Time is asking you to draw the United States and, uh, it's a lot harder than it sounds
Ready to put your patriotism to the test? Time is asking you to draw the United States map. Remember when BuzzFeed asked Brits to label the US States? Think about that, but ten times harder — even if you actually live here. Look, we can’t all be Al Franken freehanding the United States map from memory. We just that that maybe, so soon after the Fourth of July, we’d have been a little better at this. We’re blaming our artistic skills for the discrepancies.
The test sweeping the internet asks for its participants to draw each of the 50 U.S. states from memory, at random — Washington, D.C. included. After sketching the outline with your mouse or finger, the computer will grade your drawing against the actual state’s boundary — providing you with a letter grade. According to Time, the quiz’s algorithm “is forgiving of differences in minor undulations of the borders.” So, no need to make your drawings super defined. Aiming for an overall outline is key.
But don’t worry — if you’re not doing so hot, you’re not alone. Participants have taken to Twitter to share their final results. And, in good news for us but bad news for elementary school teachers, very few have been able to ace the test.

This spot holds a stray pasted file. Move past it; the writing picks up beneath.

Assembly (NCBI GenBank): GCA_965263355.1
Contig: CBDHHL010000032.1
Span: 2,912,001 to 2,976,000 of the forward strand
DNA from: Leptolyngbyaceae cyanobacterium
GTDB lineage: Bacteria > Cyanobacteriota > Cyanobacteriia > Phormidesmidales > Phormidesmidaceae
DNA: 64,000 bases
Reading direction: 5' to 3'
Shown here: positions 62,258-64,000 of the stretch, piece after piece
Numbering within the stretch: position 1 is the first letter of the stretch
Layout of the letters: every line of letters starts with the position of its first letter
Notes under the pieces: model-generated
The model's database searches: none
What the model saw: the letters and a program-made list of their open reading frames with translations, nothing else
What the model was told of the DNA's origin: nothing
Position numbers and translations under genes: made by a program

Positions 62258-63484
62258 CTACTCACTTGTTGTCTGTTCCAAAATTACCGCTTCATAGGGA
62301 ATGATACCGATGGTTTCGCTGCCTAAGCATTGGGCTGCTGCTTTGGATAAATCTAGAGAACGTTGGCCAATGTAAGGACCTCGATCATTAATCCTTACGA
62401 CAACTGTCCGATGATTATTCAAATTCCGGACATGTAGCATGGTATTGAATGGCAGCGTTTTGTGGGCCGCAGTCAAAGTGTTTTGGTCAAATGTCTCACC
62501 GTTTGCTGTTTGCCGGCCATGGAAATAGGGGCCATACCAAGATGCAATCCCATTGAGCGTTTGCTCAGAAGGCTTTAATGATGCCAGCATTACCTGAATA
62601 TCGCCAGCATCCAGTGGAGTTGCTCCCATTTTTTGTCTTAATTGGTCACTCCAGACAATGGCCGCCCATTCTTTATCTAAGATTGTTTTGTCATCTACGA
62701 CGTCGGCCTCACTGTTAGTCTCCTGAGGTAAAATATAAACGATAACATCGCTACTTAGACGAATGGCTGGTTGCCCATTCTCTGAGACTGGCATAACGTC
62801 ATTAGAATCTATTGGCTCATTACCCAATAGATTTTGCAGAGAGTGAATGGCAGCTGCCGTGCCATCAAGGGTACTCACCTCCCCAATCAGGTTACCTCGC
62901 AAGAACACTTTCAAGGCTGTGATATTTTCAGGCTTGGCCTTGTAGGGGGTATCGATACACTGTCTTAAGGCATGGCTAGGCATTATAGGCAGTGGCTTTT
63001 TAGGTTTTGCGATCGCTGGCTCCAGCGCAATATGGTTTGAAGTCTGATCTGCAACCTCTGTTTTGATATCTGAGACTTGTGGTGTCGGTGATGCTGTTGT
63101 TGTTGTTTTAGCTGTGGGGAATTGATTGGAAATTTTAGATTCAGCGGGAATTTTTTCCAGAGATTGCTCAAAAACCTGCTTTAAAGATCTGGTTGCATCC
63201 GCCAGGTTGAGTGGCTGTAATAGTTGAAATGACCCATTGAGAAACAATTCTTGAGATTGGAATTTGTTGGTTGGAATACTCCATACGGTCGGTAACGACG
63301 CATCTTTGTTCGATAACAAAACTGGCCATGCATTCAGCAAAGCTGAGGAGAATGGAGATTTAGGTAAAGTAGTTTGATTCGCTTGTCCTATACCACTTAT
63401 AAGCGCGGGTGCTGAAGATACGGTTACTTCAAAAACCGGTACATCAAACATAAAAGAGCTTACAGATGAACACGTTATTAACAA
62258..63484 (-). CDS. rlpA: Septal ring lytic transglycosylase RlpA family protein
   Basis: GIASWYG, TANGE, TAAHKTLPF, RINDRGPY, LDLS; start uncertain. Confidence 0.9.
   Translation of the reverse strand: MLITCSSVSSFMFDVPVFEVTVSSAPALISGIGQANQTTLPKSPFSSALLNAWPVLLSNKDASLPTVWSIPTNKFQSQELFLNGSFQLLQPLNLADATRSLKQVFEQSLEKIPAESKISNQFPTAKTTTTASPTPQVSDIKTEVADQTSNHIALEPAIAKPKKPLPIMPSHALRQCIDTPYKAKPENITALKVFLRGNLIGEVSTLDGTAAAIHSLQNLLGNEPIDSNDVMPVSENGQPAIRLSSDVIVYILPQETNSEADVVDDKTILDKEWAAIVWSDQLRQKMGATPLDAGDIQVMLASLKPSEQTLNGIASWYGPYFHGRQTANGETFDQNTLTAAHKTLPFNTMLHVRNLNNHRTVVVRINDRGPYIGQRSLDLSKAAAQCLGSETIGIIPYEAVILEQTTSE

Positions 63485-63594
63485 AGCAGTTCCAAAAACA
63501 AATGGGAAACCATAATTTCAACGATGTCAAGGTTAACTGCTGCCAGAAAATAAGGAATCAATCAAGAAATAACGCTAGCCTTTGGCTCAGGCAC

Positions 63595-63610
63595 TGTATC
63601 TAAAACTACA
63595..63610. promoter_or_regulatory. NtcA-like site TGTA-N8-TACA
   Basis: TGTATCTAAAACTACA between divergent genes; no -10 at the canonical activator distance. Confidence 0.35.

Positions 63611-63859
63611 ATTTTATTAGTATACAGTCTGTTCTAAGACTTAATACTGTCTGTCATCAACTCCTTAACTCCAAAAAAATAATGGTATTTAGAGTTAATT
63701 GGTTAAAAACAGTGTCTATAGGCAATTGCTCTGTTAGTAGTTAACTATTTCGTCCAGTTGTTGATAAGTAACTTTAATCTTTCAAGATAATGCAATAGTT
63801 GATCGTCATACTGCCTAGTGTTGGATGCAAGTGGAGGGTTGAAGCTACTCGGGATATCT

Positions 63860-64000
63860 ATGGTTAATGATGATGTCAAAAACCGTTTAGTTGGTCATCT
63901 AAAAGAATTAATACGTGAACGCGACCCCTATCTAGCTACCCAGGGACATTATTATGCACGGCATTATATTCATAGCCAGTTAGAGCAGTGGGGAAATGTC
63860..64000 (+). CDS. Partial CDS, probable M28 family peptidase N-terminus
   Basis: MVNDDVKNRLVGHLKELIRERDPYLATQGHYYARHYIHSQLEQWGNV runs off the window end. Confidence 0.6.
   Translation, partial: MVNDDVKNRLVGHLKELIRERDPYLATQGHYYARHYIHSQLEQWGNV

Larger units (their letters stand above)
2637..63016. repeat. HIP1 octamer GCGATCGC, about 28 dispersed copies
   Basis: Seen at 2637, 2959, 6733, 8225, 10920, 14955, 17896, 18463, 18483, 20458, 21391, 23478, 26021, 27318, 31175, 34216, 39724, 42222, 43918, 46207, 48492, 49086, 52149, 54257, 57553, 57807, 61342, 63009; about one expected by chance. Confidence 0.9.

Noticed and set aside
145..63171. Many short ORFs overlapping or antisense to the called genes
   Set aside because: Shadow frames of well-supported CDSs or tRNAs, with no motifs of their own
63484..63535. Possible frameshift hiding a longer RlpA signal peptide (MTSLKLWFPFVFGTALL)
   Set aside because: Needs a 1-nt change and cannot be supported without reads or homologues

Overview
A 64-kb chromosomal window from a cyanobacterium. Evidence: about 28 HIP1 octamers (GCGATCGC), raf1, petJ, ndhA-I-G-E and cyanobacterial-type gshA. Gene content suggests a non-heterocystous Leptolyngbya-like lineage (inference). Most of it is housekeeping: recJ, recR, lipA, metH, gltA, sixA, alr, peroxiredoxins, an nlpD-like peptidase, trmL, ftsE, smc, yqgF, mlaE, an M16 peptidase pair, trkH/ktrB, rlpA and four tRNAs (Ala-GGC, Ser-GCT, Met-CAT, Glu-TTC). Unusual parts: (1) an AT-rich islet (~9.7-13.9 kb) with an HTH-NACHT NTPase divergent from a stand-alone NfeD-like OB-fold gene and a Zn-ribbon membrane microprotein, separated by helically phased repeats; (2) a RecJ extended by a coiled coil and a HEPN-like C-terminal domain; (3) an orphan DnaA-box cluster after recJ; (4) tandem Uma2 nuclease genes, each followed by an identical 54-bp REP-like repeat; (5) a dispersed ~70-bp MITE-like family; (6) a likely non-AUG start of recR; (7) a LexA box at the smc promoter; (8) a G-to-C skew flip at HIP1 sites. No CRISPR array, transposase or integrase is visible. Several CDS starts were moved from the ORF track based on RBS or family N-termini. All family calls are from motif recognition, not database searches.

If this Time quiz has proven anything at all, it’s that we all could stand to take a few extra Geography 101 courses.
Some were completely fed up with the quiz’s grading strategy, so they just did their own thing. And the results are hilarious.
There was one overachiever, however.
There isn’t a prize for the top scorer, unfortunately. But, of course, bragging rights are enough to let everyone know who the real champ is. Instead of gloating about how much you know about your country, Time is asking us all to let our educational skills speak for themselves. And, oh did they do so.
In all fairness, trying to remember the geographical characteristics of each and every state — especially without the context of its neighbors — is no small feat. Here’s to hoping that most Americans will at least be able to draw their home state’s outline accurately.